REST API CRUD Example in CodeIgniter 4 Framework

Here I am going to show you how to build REST web services in PHP based Codeigniter 4 framework. CodeIgniter 4 is the upcoming version of the framework and it is still under development, intended for use with PHP 7.2 or higher version. REST is an acronym that stands for Representational State Transfer (RESTful), which is an architectural style for distributed applications.

PHP based CodeIgniter framework enables developers to develop the projects much faster, it provides the core part that can easily be extended or replaced completely to make the system work smoothly. CodeIgniter makes it easy to create RESTful APIs for your resources, with its resource routes and ResourceController.

Recommended Reading:

Prerequisites

Make sure your CodeIgniter framework 4 has been setup before you proceed further down. The version of the CodeIgniter framework is 4.0.4 and the version of MySQL is 8.0.17 and version of PHP is 7.4.3 is used for this example.

Let’s move on to implementation of the basic CRUD (Create, Read, Update, Delete) application using CodeIgniter framework and MySQL database server.

Project Directory

It’s assumed that you have setup Apache, PHP and Codeigniter in Windows system.

Now I will create a project root directory called codeigniter-4-rest-api the Apache server’s htdocs folder.

Now move all the directories and files from CodeIgniter framework into codeigniter-4-rest-api directory.

I may not mention the project root directory in subsequent sections and I will assume that I am talking with respect to the project root directory.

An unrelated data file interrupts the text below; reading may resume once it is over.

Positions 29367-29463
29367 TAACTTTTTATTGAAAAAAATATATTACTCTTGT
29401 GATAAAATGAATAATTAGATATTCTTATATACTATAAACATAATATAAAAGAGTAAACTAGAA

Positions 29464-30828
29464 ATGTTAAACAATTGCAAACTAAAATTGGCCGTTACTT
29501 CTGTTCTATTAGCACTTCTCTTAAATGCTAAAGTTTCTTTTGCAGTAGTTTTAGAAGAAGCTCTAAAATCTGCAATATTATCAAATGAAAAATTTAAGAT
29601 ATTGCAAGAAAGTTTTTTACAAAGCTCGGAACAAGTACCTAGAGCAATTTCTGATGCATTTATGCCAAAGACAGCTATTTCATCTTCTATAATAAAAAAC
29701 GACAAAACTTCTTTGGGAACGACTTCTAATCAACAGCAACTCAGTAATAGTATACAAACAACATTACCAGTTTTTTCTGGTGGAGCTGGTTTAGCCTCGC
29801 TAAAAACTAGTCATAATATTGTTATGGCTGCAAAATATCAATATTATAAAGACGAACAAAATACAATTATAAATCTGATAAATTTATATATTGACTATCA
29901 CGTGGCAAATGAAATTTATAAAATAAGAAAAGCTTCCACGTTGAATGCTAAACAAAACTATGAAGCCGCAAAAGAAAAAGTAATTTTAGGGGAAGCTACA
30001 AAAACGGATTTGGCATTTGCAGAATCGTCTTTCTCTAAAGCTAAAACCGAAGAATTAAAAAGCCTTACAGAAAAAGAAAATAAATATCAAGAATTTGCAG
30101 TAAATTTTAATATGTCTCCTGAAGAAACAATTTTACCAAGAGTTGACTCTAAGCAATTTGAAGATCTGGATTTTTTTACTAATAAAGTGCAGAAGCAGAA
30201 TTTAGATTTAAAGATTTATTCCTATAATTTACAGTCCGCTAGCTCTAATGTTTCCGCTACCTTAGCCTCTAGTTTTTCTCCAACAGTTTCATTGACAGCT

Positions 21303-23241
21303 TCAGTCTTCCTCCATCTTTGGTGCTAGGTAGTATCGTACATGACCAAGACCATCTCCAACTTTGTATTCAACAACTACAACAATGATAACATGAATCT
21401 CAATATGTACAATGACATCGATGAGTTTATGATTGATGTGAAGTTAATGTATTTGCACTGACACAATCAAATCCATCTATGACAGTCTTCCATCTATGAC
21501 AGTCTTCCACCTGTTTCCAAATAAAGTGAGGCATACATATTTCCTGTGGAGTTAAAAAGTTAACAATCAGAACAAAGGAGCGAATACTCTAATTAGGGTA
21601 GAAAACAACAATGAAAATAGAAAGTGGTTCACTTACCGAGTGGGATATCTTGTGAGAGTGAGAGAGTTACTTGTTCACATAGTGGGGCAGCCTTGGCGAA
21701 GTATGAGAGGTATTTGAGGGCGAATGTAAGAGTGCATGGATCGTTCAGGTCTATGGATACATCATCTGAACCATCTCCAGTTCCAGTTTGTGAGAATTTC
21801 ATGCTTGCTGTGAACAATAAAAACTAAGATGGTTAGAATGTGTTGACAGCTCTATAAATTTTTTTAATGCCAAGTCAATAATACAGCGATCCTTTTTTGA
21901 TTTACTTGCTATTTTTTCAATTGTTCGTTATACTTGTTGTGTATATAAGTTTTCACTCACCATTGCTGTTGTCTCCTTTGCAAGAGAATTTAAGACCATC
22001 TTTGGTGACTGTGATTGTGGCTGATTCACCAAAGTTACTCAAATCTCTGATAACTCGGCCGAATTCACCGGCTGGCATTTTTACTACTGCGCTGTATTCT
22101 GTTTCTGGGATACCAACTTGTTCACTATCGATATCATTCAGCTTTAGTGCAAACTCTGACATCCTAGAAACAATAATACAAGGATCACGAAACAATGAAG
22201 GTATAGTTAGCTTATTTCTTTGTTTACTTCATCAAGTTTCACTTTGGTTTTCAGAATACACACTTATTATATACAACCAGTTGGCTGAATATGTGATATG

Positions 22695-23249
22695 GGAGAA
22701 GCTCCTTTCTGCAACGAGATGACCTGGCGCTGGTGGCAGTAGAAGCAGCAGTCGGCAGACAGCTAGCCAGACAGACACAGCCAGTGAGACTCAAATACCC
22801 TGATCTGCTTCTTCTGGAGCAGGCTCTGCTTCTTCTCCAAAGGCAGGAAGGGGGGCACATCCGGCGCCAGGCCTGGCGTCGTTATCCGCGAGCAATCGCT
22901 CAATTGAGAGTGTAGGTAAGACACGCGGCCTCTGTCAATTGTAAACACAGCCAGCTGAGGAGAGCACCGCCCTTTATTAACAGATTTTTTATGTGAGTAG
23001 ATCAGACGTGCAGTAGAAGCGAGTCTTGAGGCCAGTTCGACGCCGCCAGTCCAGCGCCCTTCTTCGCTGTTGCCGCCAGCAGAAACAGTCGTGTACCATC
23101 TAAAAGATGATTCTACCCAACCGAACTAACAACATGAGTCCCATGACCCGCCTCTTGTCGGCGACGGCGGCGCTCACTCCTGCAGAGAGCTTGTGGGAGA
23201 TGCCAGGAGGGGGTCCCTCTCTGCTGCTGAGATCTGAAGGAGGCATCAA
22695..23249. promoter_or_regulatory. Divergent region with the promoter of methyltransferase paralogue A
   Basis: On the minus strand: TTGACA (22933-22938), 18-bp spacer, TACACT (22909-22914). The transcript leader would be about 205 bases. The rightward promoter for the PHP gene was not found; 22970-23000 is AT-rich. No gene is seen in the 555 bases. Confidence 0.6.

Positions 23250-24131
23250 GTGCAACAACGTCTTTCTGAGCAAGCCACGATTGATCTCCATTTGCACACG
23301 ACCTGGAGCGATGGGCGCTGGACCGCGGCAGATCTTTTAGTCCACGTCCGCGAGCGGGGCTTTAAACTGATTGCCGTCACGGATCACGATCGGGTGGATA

MySQL Table

For this example I am going to create and insert some sample data into the table product.

CREATE TABLE `product` (
	`id` int unsigned COLLATE utf8mb4_unicode_ci NOT NULL AUTO_INCREMENT,
	`name` varchar(100) COLLATE utf8mb4_unicode_ci NOT NULL,
	`price` double COLLATE utf8mb4_unicode_ci NOT NULL,
	`sale_price` double COLLATE utf8mb4_unicode_ci NOT NULL,
	`sales_count` int unsigned COLLATE utf8mb4_unicode_ci NOT NULL,
	`sale_date` VARCHAR(20) NOT NULL,
	PRIMARY KEY (`id`)
) ENGINE=InnoDB AUTO_INCREMENT=1 DEFAULT CHARSET=utf8mb4 COLLATE=utf8mb4_unicode_ci;

insert into product(id,name,price,sale_price,sales_count,sale_date) values(1, 'Desktop','30000','35000','55','02-04-2018');
insert into product(id,name,price,sale_price,sales_count,sale_date) values(2, 'Desktop','30300','37030','43','03-04-2018');
insert into product(id,name,price,sale_price,sales_count,sale_date) values(3, 'Tablet','39010','48700','145','04-04-2018');
insert into product(id,name,price,sale_price,sales_count,sale_date) values(4, 'Phone','15000','17505','251','05-04-2018');
insert into product(id,name,price,sale_price,sales_count,sale_date) values(5, 'Phone','18000','22080','178','05-04-2018');
insert into product(id,name,price,sale_price,sales_count,sale_date) values(6, 'Tablet','30500','34040','58','05-04-2018');
insert into product(id,name,price,sale_price,sales_count,sale_date) values(7, 'Adapter','2000','2500','68','06-04-2018');
insert into product(id,name,price,sale_price,sales_count,sale_date) values(8, 'TV','45871','55894','165','07-04-2018');

Database Configuration

You need to setup database connection in order to fetch or write data to the table. The following configuration is done in the file app/Config/Database.php under the default group of database setting. Make sure you change or update the configuration according to yours.

public $default = [
	'DSN'      => '',
	'hostname' => 'localhost',
	'username' => 'root',
	'password' => 'root',
	'database' => 'roytuts',
	'DBDriver' => 'MySQLi',
	'DBPrefix' => '',
	'pConnect' => false,
	'DBDebug'  => (ENVIRONMENT !== 'production'),